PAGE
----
Sources of Inspiration: When making a comic-book-inspired movie, directors and screenwriters will normally read a specific storyline or author run, and use it as a relative roadmap for the plot. Avengers: Infinity War, for example, drew inspiration from Infinity by Jonathan Hickman and The Infinity Gauntlet by Jim Starlin. In the case of Fox’s X-Men films, this rarely ever happened. While X2 drew inspiration from God Loves, Man Kills, the movie just vaguely rwa sentiment universal to all films in the series. Adapting stories page for page sounds like the best route to go, but striking a fine balance between an original story and adapting an existing one, as proven time and time again by the MCU, will work out.
Marvel’s first family came to the big screen twice before, with the two Fantastic Four films released in 2005 and 2007, along with Fan4stic released in 2015. All three films received overwhelmingly negative reviews, and the comic community overall regards them as insults to the source material. So, how should the MCU portray the Fantastic Four to set the record straight?
The MCU needs to understand the fundamentals of the team. Reed “Mr. Fantastic” Richards, Ben “The Thing” Grimm, Sue “Invisible Girl” Storm (or Richards), and Johnny “Human Torch” Storm, all possess unique characteristics that make them valuable to the team.
Reed Richards, the head of the group and considered the smartest man alive, comes up with the plans and develops new technology for the team. He, as an intellectual, needs to show characteristics of a private, brilliant man with infectious charisma to bring his character to life. Sue Storm, the emotional foundation for the team, can help with her stealth and ability to make force fields. She can act as the ”mother” of the Fantastic Four and can also break up the juvenile fights between Grimm and Storm.
Ben Grimm, the self-hating powerhouse of the team, struggles with his physical appearance and has a tumultuous relationship with the fiery teenager Johnny Storm. Storm, the headstrong, irresponsible hot head of the team may prove the easiest to portray accurately on the big screen. He, though not one-dimensional, seems like the most straightforward of the characters.
The MCU took goofy characters in comics and humanized them on screen, and hopefully the Fantastic Four will prove that the MCU can do so with characters in desperate need of revitalization. They created the mold of the “celebrity” superheros out of necessity, as Reed Richards wanted to protect their image and humanity not to fear them, after they gained their powers from a rocket launch and cosmic rays hitting their spacecraft before they returned to Earth.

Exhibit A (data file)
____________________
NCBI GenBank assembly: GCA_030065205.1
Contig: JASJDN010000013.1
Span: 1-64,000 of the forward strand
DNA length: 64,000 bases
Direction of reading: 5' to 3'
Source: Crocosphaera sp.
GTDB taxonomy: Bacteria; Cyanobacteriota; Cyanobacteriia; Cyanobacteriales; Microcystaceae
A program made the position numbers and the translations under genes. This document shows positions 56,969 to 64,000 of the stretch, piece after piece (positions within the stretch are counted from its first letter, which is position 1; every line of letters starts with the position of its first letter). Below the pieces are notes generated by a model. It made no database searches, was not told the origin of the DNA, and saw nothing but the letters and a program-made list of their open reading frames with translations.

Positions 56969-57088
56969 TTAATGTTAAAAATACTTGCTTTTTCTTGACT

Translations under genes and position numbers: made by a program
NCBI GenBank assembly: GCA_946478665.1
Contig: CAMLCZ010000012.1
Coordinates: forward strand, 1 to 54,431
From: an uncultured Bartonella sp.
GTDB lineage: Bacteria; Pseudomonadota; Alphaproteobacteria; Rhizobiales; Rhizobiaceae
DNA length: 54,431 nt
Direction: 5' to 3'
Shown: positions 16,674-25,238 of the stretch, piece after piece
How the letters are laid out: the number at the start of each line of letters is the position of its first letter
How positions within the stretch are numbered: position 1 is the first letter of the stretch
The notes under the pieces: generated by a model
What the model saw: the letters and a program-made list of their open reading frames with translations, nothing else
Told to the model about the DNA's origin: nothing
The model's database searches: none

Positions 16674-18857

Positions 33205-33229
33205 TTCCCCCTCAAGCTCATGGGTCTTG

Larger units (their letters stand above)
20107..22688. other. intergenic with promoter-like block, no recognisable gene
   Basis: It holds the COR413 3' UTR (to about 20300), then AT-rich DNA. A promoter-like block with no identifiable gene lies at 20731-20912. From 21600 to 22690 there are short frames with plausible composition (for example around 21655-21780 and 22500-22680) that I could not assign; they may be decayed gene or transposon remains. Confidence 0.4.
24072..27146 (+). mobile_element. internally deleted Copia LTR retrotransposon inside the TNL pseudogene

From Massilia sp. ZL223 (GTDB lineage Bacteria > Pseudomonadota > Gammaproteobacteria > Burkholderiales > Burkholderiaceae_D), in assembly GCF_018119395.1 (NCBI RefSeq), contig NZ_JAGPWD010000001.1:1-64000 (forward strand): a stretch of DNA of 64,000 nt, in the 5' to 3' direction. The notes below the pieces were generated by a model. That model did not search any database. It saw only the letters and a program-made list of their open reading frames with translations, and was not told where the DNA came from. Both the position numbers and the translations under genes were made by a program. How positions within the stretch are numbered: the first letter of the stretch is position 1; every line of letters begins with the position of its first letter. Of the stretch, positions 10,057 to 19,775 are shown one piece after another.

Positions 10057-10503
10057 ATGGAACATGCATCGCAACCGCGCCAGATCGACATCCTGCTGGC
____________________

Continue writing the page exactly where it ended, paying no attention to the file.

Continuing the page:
Their introduction needs to resemble the close-knit family they come from. The MCU can take several routes, rooting from their spacecraft origin, and use them as a great way to introduce cosmic Marvel on Earth. Comic storylines such as the arrival of Galactus The World Eater on Earth could easily take shape in solo Fantastic Four films.
Eventually though, the team needs to develop into the seasoned veterans of the cosmos they comprise in the comics. Taking a note from Jonathan Hickman’s run on the Fantastic Four, the MCU could craft truly grandiose stories with themes viewers can all relate to.
In essence, the Fantastic Four embodies massive potential for expanding the MCU. The theme of family struggles, while present in Guardians of the Galaxy, could manifest into a wholesome and relatable series for all ages to enjoy, all while employing the goofiness integral in the Fantastic Four’s characters.
The success of the Marvel Cinematic Universe should astound all, growing from a relatively obscure action movie franchise into the most profitable brand in film history. However, the two pillars that made the House of Ideas so iconic ended up left in the dust—overshadowed. Nevertheless, the future looks bright, and if the last ten years of Marvel films serves as any indicator, characters once considered “cheesy” or “lame,” can turn into icons overnight, as long as they receive the right amount of care.